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Local Astronomer Says Asteroid That Hit Russia Nearly Impossible To Predict

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Mike Dougherty Mike Dougherty
Mike is a general assignment reporter and editor for KYW Newsradio...
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By Mike Dougherty

PHILADELPHIA (CBS) - More than 1,000 people were injured, mostly from broken glass, when a space rock exploded in the Earth’s atmosphere about 30-40 miles above Russia on Friday.

The chief astronomer at the Franklin Institute, Derrick Pitts, says the latest scientific data available indicates this was a very small asteroid, not a meteor, because it came from the Asteroid Belt.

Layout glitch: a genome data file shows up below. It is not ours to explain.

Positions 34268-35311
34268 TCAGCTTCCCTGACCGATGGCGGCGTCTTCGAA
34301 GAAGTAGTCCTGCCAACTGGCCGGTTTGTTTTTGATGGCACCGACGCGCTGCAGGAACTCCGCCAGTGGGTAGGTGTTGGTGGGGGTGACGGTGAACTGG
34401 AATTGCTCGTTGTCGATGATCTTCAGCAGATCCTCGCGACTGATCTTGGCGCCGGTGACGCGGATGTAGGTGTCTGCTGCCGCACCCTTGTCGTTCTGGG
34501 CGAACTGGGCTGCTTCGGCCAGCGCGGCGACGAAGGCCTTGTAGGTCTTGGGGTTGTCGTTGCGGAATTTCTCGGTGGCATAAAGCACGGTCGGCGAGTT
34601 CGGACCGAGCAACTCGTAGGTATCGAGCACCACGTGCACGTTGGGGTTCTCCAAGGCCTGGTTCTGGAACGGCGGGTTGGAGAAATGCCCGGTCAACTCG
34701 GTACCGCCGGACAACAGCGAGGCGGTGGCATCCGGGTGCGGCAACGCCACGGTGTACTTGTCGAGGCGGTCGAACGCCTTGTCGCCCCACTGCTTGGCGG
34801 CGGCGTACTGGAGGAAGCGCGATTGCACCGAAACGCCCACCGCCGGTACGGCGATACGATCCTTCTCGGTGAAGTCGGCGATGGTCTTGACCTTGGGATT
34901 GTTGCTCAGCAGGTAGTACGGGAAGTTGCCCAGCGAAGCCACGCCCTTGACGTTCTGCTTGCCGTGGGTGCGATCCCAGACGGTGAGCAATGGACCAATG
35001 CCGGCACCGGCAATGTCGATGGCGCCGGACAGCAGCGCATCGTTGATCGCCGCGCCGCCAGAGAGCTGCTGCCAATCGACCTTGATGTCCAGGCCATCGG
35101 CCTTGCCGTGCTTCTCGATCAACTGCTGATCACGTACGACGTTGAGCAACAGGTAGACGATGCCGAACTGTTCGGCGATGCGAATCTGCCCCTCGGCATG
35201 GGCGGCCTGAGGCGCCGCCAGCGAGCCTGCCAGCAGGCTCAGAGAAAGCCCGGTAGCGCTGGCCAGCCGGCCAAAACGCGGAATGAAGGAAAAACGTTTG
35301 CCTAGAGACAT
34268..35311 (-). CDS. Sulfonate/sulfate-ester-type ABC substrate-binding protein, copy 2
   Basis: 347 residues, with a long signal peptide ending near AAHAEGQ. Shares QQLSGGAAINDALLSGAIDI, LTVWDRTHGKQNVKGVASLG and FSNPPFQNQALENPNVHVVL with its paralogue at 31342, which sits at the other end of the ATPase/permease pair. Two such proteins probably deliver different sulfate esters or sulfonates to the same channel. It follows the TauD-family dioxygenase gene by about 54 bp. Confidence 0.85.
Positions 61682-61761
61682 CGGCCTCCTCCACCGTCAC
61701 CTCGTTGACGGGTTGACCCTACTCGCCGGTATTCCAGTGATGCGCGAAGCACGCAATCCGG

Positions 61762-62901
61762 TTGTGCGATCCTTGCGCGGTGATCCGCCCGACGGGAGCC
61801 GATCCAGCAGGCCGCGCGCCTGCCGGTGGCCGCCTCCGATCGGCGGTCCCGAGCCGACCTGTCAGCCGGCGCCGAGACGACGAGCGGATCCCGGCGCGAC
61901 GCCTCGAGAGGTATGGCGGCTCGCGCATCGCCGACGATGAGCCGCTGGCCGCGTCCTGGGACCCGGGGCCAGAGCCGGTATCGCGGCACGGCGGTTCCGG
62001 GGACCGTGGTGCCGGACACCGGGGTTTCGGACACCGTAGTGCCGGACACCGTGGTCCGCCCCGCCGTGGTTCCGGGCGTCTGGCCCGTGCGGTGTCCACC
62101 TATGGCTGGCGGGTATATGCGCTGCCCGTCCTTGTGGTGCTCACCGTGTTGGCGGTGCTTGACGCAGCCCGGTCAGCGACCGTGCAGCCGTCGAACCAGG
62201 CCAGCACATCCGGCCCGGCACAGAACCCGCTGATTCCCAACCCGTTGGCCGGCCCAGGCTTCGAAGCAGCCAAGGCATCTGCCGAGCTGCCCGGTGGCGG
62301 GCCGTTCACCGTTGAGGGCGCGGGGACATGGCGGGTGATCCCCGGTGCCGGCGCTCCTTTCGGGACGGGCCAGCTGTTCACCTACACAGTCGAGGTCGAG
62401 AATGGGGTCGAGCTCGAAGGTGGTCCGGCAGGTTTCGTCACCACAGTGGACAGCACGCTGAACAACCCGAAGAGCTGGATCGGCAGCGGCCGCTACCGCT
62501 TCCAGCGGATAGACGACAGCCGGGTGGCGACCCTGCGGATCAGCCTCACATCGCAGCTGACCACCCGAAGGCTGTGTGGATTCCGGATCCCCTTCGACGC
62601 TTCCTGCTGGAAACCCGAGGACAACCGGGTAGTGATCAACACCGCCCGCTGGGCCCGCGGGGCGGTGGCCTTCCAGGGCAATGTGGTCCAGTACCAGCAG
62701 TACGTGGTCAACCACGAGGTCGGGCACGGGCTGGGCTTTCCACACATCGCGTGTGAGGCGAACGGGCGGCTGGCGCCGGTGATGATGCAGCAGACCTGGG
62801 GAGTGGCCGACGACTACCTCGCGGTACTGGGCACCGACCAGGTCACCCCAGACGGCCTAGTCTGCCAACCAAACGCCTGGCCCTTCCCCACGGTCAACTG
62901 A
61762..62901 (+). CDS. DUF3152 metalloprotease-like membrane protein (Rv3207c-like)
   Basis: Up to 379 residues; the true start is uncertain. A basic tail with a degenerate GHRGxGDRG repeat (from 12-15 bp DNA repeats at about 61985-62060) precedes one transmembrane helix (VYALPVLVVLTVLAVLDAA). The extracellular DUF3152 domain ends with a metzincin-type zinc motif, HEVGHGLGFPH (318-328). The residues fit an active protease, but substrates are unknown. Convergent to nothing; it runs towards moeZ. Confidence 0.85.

“I might compare it to a locomotive on a train for the size and mass of the object,” Pitts said. “Since it’s traveling at such a high rate of speed — 40,000 miles per hour — when it comes into contact or interacts with the Earth’s atmosphere, the Earth’s atmosphere is essentially demanding that it slow down.”

When the asteroid hits the brakes, its energy is released.

“That causes the air around it to glow, make it look like it’s burning.”

All leading up to a massive explosion so powerful that it shatters windows up to 50 miles away.

“It has to give up the energy of momentum it has traveling at 40,000 MPH somehow.”

And the asteroid was nearly impossible for astronomers to spot or predict.

“Trying to track objects like this depends upon us being able to see it against a dark night sky. This object came toward Earth out of a daytime sky. We didn’t know it was coming.”

Pitts says NASA has done an excellent job of locating the larger asteroids, which can be hundreds of miles long, but the technology just isn’t there yet to find the small stuff.

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